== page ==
Talk about a powder-keg situation.
The National Rifle Association took aim at two Brooklyn politicians on Jan. 4 — responding to the pols’ calls to limit bulk ammunition sales by posting photos implying violence against them. The picture, which accompanies a screed from association-backed America’s First Freedom magazine editor Mark Chesnut, depicts Polaroid photos of State Sen. Roxanne Persaud (D–Canarsie) and Assemblywoman Jo Anne Simon (D–Boerum Hill) surrounded by bullets. The rifle association lowered itself to base bullying to try to get its message across, Persaud said.
“They are using intimidation and fear in the same manner that mass shooters are using guns and ammunition to create an atmosphere of fear,” she said.
Mayor DeBlasio and a slew of Brooklyn politicians and activists decried the National Rifle Association following the posting.
Councilman Jumaane Williams (D–Canarsie) tweeted “The absurdity is insane,” and Councilman Brad Lander (D–Park Slope) called the tactic “beyond outrageous.”
Persaud and Simon announced draft legislation last month to limit the number of bullets a person can purchase over a 90-day period to two magazines per gun owned.
Chesnut claimed the pols don’t know enough about gun ownership to legislate it, but Simon called the writer clueless.
“First of all, he doesn’t know anything about what we know,” she said.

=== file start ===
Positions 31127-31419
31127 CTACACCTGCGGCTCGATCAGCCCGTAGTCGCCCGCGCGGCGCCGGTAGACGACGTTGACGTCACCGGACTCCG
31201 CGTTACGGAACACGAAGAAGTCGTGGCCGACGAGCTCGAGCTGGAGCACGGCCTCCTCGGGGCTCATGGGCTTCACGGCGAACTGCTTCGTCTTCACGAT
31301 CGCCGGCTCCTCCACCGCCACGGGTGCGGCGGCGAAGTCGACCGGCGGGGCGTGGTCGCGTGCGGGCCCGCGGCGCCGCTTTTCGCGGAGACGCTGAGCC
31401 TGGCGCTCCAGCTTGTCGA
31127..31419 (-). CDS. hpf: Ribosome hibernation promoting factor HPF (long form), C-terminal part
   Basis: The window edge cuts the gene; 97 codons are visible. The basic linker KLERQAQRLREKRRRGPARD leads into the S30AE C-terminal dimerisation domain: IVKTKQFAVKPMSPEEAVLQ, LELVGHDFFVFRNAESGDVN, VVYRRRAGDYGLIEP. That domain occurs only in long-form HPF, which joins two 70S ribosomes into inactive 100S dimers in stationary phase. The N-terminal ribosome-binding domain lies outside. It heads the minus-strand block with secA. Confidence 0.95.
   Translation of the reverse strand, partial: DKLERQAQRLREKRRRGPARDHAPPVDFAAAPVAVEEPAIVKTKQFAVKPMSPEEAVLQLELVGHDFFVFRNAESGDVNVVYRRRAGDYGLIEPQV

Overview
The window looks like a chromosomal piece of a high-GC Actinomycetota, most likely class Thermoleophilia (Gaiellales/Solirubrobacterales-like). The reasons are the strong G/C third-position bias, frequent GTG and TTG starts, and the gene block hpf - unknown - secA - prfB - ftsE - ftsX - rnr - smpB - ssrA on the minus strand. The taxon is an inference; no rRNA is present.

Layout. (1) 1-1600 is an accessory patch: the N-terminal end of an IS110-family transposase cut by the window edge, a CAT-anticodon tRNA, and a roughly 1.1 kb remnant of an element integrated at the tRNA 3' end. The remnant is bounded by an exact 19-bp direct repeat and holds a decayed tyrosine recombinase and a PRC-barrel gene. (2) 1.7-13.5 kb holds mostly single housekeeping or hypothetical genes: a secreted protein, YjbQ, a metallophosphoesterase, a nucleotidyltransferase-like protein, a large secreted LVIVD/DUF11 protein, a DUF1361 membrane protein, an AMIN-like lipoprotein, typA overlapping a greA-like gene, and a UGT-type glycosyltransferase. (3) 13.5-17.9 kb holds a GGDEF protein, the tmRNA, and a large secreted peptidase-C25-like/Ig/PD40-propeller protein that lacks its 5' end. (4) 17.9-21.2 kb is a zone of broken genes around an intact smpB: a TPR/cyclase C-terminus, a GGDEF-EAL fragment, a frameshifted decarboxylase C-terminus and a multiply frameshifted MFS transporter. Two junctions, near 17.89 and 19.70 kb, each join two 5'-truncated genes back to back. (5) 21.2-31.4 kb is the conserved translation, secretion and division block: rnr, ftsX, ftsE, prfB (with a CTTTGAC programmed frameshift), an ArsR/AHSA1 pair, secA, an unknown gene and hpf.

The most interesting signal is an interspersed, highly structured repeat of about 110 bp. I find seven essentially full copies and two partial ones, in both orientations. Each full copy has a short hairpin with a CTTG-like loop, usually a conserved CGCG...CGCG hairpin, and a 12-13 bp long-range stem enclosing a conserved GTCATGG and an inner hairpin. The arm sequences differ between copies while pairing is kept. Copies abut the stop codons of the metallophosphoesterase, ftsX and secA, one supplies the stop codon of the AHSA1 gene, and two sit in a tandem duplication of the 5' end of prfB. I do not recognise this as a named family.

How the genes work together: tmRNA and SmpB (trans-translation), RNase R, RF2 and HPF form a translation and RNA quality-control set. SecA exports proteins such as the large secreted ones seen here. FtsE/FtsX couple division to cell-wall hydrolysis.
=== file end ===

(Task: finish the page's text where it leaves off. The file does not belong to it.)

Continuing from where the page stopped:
The proposal doesn’t aim to limit constitutional rights, rather it is meant to protect constituents from increasing gun violence, Persaud said.
“In portions of the district that I represent, there is senseless killing, and overall, gun violence is on the rise,” she said.
Indeed, police tallied 65 shootings in East New York’s 75th Precinct, which Persaud partially represents, out of a total 1,130 shootings citywide in 2015 — more than any other Brooklyn command, law enforcement data shows.
The law would also bar people from buying ammunition for weapons they are not legally allowed to possess.
Earlier this year, police busted a Canarsie man they say smuggled more than 100 high-powered guns into Kings County over the course of a year.
Both pols have received e-mail threats since announcing the proposal, Simon said.
The National Rifle Association did not respond to a request for comment.